The mental health trust that cared for Don Lock’s killer has been rated as ‘requires improvement’.
At its latest inspection, the Care Quality Commission (CQC) recognised that Sussex Partnership NHS Foundation Trust had made ‘significant progress’ since their previous visit in January last year, but it still had more to do.
Sussex Partnership NHS Foundation Trust provides NHS mental health, learning disability, substance misuse and prison healthcare services across Sussex.
Colm Donaghy, CEO said: “I want to thank staff for everything they have done to use the CQC’s feedback from their last inspection to help us continue improving services for patients.
“This is, after all, the whole point of this process. The CQC have told us we’re making good progress and are heading in the right direction. I think we’re really close to being rated ‘good’ and I hope this is the view the CQC reach when they come back to inspect us again.”
This comes after the trust commissioned an independent review into its practices following the killing of Don Lock by Matthew Daley in Findon last year, in which the mentally-ill man stabbed the Worthing grandfather 39 times after their cars collided.
Daley, who has paranoid schizophrenia, was given a life sentence for manslaughter at Lewes Crown Court earlier this year, having been charged with manslaughter on the grounds of diminished responsibility. He is currently serving his sentence in a medium secure unit at Hellingly, East Sussex. Click here to read more.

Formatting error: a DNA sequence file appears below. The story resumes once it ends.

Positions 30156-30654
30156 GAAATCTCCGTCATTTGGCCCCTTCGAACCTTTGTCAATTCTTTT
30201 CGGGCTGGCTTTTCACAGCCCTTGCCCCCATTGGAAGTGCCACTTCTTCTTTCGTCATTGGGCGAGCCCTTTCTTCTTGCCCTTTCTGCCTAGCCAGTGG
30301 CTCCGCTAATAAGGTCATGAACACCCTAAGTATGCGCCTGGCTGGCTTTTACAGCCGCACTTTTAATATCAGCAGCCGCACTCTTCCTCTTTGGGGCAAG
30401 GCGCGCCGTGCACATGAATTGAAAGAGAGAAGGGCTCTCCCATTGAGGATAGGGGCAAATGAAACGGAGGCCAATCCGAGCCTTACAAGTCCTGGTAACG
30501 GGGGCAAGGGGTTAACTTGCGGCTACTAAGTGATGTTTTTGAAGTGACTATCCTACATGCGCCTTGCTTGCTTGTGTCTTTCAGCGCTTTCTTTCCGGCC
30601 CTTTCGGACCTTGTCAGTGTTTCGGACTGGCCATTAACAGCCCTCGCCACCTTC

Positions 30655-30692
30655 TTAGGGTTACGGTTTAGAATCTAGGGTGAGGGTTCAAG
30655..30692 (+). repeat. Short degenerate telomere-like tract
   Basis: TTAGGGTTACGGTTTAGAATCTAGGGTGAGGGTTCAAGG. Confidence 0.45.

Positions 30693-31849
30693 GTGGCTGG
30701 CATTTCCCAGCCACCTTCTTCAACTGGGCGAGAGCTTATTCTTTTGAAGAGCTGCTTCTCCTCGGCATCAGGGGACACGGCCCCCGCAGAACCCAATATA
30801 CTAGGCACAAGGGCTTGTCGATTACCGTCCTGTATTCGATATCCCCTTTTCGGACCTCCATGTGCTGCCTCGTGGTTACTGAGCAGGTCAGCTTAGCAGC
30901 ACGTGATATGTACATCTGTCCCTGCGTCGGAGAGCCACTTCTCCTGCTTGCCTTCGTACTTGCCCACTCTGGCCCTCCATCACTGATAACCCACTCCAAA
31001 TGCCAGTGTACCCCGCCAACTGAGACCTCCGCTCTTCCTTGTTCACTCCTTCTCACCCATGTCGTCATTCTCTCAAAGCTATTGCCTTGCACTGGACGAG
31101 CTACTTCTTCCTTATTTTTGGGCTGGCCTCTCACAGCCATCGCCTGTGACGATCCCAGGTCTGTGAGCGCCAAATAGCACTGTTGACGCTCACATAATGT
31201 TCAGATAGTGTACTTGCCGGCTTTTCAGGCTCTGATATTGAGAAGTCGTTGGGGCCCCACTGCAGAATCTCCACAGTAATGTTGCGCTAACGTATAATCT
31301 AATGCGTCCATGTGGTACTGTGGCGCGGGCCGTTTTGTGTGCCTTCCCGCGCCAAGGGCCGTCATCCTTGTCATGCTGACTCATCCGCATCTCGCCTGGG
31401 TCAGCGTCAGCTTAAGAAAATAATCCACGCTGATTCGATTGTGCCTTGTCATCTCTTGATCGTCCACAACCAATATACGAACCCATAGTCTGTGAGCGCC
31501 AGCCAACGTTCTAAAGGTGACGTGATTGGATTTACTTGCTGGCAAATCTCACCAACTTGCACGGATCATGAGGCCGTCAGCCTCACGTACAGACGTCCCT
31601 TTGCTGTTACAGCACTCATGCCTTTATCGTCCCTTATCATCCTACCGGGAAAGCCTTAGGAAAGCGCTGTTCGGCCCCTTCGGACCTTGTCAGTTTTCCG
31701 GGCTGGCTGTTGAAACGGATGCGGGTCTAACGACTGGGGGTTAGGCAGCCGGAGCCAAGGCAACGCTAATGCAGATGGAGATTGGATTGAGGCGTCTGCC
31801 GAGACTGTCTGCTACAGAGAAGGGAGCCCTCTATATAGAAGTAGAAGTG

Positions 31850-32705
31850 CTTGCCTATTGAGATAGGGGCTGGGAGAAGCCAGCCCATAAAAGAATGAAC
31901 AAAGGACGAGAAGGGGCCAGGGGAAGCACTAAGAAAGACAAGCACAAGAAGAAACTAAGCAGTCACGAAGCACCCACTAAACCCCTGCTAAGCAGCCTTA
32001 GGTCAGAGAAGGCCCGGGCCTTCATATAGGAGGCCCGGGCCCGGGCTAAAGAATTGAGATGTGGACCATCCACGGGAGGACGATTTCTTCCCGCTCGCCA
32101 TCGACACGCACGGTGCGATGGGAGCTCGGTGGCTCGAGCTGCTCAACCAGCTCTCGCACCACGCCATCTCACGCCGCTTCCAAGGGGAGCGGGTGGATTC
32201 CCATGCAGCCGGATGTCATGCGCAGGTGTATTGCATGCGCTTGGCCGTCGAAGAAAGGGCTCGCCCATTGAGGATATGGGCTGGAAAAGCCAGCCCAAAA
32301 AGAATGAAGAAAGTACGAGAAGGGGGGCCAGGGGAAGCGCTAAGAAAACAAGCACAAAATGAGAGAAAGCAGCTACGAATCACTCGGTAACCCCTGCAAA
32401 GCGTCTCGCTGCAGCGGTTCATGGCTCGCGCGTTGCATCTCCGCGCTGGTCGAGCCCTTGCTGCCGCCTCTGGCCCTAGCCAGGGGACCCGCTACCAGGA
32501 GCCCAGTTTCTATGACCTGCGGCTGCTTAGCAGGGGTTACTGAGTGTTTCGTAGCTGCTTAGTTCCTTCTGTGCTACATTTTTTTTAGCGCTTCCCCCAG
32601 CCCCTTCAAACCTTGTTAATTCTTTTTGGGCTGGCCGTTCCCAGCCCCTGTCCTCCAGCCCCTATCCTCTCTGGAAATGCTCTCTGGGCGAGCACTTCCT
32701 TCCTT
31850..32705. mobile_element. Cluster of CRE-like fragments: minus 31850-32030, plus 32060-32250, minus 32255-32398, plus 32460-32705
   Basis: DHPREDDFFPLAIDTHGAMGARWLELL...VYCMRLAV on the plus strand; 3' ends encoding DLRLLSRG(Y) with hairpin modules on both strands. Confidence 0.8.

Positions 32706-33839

The CQC inspection team identified a number of areas where the trust must make improvements including that anyone using the service had a complete and updated risk assessment and that systems were in place to make sure staff were properly trained and supported.
These areas were also raised in the trust’s independent review.
Significantly, the service which treated Daley before the incident – community-based mental health service for adults – was rated as ‘requires improvement’ for being safe and effective in this latest CQC report.
Although the trust provided services that were ‘good’ for being caring and responsive, improvements were needed for services to be consistently safe, effective and well led.
The CQC rated four of the 11 core services as ‘requires improvement’, with the other seven rated as ‘good’ – three more than the last inspection.
Dr Paul Lelliott, CQC’s Deputy Chief Inspector of Hospitals, and lead for mental health, said: “We have seen that Sussex Partnership NHS Foundation Trust had made a number of improvements to the quality of its services. However, there is room for further improvement.
“It is quite apparent that staff and the leadership team of Sussex Partnership have made significant steps to improve the quality of service and care within the trust and this is to be applauded.”
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